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BUSD Passes Scaled-Down Plan For West Campus By J. DOUGLAS ALLEN-TAYLOR

Friday July 01, 2005

After Board President Nancy Riddle recused herself because of a potential financial conflict, the Berkeley Unified School District unanimously approved a scaled-down version of the West Campus development plan at the board’s Wednesday night meeting. 

The plan, presented as a one-sheet line drawing with no supporting details, commits the district in principle to development of only the northeast third of the mostly-vacant, six-and-a-half-acre 10-building West Campus site on University Avenue between Bonar and Curtis streets. The site once housed the district’s adult school. 

Left in limbo was an ambitious renovation plan of the entire property, contained in a four pound, multi-page draft document produced at the district’s request by Berkeley-based Design, Community & Environment company (DCE). 

In its decision Wednesday night, the board committed to forming a site committee for the West Campus work, as well as holding more community meetings “as appropriate.” 

District officials say the major reason for the proposed renovation is to relocate the district’s administrative offices—currently housed at the Old City Hall—and the district’s Oregon-Russell street facilities. Both of those buildings are considered seismically unsafe, and BUSD Superintendent Michele Lawrence has made it a priority to move employees at those two facilities into safer quarters. 

District officials estimate that it will be at least two years before the move is made. BUSD rents its Old City Hall administrative offices from the City of Berkeley at a $1 per year on a lease that expires in 2007. City officials have said that a seismic retrofit of Old City Hall is economically unfeasible. 

The sprawling West Campus site has far more room than is needed for the relocated facilities, and much district and community discussion over the past several months centered around what was to be done with the remaining portion of the property. 

That discussion was put on hold by the passage of the scaled-down plan Wednesday night, which now only calls for renovation of the existing auditorium and administration building on the property, with the addition of an 8,000 to 10,000 square foot classroom and administration building to be built adjacent to the auditorium. 

Stating that the estimated $26 million price tag for the entire proposal far exceeded the “$6 million to $9 million set aside for the project,” BUSD Facilities Director Lew Jones recommended the rejection of the full-scale plan. While stating that he had no complaints about DCE’s “fine and comprehensive work,” Jones’ memo to board members said that “certain elements of the plan should be studied in greater detail before we proceed.”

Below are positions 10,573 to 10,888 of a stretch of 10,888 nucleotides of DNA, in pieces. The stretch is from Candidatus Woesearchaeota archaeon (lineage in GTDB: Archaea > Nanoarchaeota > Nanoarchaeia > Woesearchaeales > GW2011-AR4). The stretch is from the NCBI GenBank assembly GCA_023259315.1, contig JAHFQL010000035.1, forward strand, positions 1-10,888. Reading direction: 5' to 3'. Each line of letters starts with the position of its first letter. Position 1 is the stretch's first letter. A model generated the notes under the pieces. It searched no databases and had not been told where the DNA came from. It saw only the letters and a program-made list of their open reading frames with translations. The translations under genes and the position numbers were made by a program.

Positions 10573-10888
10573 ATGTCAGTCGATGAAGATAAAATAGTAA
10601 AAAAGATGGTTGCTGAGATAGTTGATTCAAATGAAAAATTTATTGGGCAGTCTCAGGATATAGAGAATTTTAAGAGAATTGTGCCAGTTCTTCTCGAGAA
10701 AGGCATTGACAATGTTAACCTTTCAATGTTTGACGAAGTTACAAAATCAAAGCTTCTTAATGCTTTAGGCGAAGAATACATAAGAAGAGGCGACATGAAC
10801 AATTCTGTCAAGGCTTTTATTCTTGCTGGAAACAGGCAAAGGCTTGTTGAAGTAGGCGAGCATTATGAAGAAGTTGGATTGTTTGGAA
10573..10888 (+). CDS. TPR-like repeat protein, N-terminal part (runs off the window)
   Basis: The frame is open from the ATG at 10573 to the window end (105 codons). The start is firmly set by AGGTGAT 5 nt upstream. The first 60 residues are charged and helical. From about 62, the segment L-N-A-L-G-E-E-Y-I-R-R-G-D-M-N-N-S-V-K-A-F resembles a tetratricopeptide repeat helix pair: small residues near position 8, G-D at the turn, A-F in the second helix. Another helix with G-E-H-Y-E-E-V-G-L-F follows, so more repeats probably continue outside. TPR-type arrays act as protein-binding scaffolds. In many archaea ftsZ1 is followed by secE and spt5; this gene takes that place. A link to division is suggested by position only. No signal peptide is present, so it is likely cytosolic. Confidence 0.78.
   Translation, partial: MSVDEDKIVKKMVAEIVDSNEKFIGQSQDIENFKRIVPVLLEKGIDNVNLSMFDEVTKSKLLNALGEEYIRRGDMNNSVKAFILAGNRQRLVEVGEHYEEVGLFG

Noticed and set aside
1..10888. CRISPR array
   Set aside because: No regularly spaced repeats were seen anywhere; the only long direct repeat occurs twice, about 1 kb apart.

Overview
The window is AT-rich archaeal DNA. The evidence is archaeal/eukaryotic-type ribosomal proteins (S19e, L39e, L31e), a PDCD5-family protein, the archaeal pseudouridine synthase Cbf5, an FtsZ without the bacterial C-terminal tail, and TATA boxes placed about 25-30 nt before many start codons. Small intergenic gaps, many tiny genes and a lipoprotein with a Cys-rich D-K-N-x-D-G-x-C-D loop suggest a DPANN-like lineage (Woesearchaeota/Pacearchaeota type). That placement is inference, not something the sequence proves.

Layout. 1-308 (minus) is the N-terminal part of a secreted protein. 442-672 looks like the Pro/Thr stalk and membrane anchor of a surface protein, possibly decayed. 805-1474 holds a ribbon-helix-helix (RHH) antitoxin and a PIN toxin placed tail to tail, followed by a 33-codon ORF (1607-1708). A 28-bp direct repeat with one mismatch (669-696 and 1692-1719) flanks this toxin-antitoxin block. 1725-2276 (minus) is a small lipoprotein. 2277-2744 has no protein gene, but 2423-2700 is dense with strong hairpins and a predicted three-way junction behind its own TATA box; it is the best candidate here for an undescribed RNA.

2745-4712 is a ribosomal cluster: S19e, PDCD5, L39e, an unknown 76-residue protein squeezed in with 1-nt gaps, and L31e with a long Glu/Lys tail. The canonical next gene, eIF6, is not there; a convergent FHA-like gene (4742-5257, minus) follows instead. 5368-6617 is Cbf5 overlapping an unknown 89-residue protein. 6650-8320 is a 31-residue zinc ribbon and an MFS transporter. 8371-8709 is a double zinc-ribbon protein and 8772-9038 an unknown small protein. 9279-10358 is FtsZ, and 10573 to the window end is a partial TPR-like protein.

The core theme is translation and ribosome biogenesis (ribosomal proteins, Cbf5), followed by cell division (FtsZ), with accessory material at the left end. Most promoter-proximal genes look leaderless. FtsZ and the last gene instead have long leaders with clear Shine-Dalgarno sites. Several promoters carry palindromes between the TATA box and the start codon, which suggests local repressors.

Jones listed some of those elements as the daylighting of Strawberry Creek which runs through the West Campus property and moving the district’s central kitchen to the property. It was the possible move of the district’s kitchen facilities from Jefferson Elementary to West Campus that caused Board President Riddle to recuse herself. Riddle said that because she lives in close proximity to Jefferson, she had a potential economic interest in any decision that affected the Jefferson property. 

Both the creek daylighting and kitchen issues caused considerable controversy during the five public meetings held at West Campus about the property development. Also controversial were suggestions to provide a 170 to 200 space parking lot on the property, and possible plans for housing or other commercial development. 

After both Directors John Selawsky, Shirley Issel, and Student Director Lily Dorman-Colby questioned the limited amount of information contained in the one-page drawing, Superintendent Lawrence said that the requested decision was on the concept only, and that there will be “plenty of time to ask questions. This is certainly going to be open for more discussion. You will have the opportunity to look at blueprints and a detailed plan to see what will actually go on the property, and where things will fall.” 

Facilities Director Jones said that his department’s next step would be to “come back to the board with a schematic design for your approval.” 

In public testimony that preceded the board vote, several neighbors of the West Campus property urged board consideration of an alternative development plan proposed by the West Campus Neighborhood-Merchant Association (WestNEMA). The WestNEMA alternative, available on their website (, calls for maintaining open space on the large portion of the site, south of the existing boys’ gym between Curtis and Browning streets, except for a small preschool facility. It also includes space in the northwest corner of the property along University Avenue for potential future private development, which it suggests should be “50 percent larger than proposed by DCE.” WestNEMA members have suggested that private development include ground floor retail with housing on top. Such development is permitted under Berkeley’s zoning ordinance for that portion of University Avenue. 

But the WestNEMA plan itself has caused controversy, with one West Campus neighbor, Dennis McCullough, telling board members that “I came here to support the WestNEMA plan, and I even have some doubts about that. Why are we considering selling school property for housing?” McCullough called that idea “shortsighted.”›